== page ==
New Zealanders from 8 Brigade, 3rd New Zealand Division, helped their American allies clear Mono Island of its Japanese defenders.
While New Zealand’s effort in the Second World War was largely focused on fighting in the Northern Hemisphere, our forces also played a significant role in the Pacific War against the Japanese. An important part of this campaign was the struggle for control of the Treasury Islands, a small group of islands to the south of Bougainville in the Solomon Islands. The two largest islands in this group, Mono and Stirling, are only 1 km apart.
The troops of 8 Brigade arrived on Guadalcanal, the largest island in the Solomons archipelago, in mid-September 1943. On 16 October orders were received from 1 US Marine Amphibious Corps to seize and hold Mono and Stirling Islands, in order to establish a long-range radar station on Mono.
The New Zealanders landed on Mono Island at approximately 6.25 a.m. on 27 October. They immediately came under enemy machine-gun fire, including from Cummings Point on nearby Stirling Island. The landing enjoyed ‘excellent naval and air support’ and the New Zealand and American forces managed to establish a beach-head. By the end of the day 21 New Zealanders had been killed and 70 wounded. American units under the brigade’s command suffered nine killed and 15 wounded.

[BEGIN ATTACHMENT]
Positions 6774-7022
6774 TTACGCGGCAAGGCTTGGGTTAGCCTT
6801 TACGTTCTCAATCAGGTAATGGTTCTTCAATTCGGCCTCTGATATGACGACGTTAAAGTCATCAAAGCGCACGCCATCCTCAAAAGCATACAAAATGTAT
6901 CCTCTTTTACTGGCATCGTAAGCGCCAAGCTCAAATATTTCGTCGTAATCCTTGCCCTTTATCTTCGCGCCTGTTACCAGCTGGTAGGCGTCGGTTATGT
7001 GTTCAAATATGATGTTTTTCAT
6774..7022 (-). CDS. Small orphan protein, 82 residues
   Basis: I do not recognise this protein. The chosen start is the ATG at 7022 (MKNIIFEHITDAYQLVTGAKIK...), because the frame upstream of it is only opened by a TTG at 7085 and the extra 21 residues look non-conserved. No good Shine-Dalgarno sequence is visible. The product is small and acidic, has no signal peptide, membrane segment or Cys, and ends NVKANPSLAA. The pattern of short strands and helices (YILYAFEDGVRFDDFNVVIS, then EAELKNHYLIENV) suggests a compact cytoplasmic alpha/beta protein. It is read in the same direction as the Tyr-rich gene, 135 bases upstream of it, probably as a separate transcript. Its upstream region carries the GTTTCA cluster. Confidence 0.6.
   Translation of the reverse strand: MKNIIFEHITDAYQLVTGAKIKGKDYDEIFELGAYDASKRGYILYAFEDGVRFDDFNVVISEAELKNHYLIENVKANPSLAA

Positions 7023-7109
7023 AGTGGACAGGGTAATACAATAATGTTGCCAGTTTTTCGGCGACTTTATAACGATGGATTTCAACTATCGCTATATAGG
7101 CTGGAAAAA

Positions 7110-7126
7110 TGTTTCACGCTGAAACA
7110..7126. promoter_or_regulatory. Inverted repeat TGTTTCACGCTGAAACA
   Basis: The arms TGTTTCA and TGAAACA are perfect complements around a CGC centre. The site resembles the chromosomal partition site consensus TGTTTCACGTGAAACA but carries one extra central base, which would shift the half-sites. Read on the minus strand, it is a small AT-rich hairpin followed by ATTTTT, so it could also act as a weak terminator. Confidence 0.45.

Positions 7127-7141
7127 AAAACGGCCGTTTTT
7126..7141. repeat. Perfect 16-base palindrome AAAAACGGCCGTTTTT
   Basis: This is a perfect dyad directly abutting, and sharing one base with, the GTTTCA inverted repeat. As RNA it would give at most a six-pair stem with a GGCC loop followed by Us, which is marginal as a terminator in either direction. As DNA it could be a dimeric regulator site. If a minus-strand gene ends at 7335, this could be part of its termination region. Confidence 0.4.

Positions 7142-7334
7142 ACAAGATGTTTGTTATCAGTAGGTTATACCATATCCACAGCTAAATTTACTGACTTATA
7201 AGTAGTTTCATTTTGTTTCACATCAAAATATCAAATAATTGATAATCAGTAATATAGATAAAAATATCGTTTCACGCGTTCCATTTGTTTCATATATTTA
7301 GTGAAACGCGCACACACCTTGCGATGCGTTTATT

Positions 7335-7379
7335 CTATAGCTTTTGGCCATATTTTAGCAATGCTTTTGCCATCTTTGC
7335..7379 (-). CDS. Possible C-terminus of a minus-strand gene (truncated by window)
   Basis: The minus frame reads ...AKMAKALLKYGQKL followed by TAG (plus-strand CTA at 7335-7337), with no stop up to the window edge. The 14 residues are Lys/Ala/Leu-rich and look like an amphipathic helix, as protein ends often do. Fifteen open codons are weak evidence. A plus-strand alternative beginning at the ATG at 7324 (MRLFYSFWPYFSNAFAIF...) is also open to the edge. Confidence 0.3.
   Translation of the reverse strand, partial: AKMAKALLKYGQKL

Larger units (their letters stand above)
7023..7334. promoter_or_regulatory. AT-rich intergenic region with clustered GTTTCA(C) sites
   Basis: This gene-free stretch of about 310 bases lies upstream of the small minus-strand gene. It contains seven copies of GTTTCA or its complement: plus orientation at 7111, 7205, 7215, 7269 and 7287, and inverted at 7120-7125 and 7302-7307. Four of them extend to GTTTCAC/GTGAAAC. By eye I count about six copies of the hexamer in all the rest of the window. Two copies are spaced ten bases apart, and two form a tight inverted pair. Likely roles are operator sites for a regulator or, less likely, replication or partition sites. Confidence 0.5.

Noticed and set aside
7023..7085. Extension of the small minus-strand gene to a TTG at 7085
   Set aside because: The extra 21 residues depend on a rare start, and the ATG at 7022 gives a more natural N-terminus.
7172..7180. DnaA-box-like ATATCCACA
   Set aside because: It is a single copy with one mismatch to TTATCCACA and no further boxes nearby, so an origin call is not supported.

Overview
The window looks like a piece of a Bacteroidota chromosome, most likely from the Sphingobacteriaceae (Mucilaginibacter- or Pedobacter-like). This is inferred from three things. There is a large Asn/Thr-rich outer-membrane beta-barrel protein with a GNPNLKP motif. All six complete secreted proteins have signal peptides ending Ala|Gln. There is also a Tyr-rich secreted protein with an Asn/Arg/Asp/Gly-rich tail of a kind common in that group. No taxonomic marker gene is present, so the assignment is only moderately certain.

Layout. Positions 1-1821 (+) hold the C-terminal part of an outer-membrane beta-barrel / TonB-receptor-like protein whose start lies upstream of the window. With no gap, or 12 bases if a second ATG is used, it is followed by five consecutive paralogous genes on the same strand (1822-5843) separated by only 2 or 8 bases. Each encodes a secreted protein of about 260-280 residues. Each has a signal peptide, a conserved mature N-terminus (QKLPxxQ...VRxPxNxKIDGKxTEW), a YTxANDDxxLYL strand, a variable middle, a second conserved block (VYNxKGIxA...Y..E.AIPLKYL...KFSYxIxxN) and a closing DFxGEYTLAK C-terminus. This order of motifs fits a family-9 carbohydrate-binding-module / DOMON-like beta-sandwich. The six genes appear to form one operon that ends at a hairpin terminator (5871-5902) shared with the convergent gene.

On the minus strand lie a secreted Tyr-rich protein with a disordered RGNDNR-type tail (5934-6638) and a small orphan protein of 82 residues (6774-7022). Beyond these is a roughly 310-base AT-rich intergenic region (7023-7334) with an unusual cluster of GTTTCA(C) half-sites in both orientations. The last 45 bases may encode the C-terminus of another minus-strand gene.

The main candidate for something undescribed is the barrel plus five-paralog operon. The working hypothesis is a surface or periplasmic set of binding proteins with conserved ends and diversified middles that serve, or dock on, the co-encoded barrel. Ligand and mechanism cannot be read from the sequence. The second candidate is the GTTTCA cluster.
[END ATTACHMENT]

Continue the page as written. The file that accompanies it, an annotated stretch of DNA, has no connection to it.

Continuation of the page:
Although the Japanese defenders were outnumbered, Mono’s geography afforded them some protection. The island rose steeply from the sea to a cone a little over 300 m high, and its dense forest cover concealed many caves in which the enemy was able to hide. Flushing Japanese soldiers out of their concealed positions was a slow and difficult task which took days to accomplish. By 12 November 8 Brigade Group had killed 205 Japanese and taken eight prisoners. New Zealand casualties had risen to 40 killed and 145 wounded. Enemy positions were still being mopped up at the end of November and a number of Japanese eluded capture for months.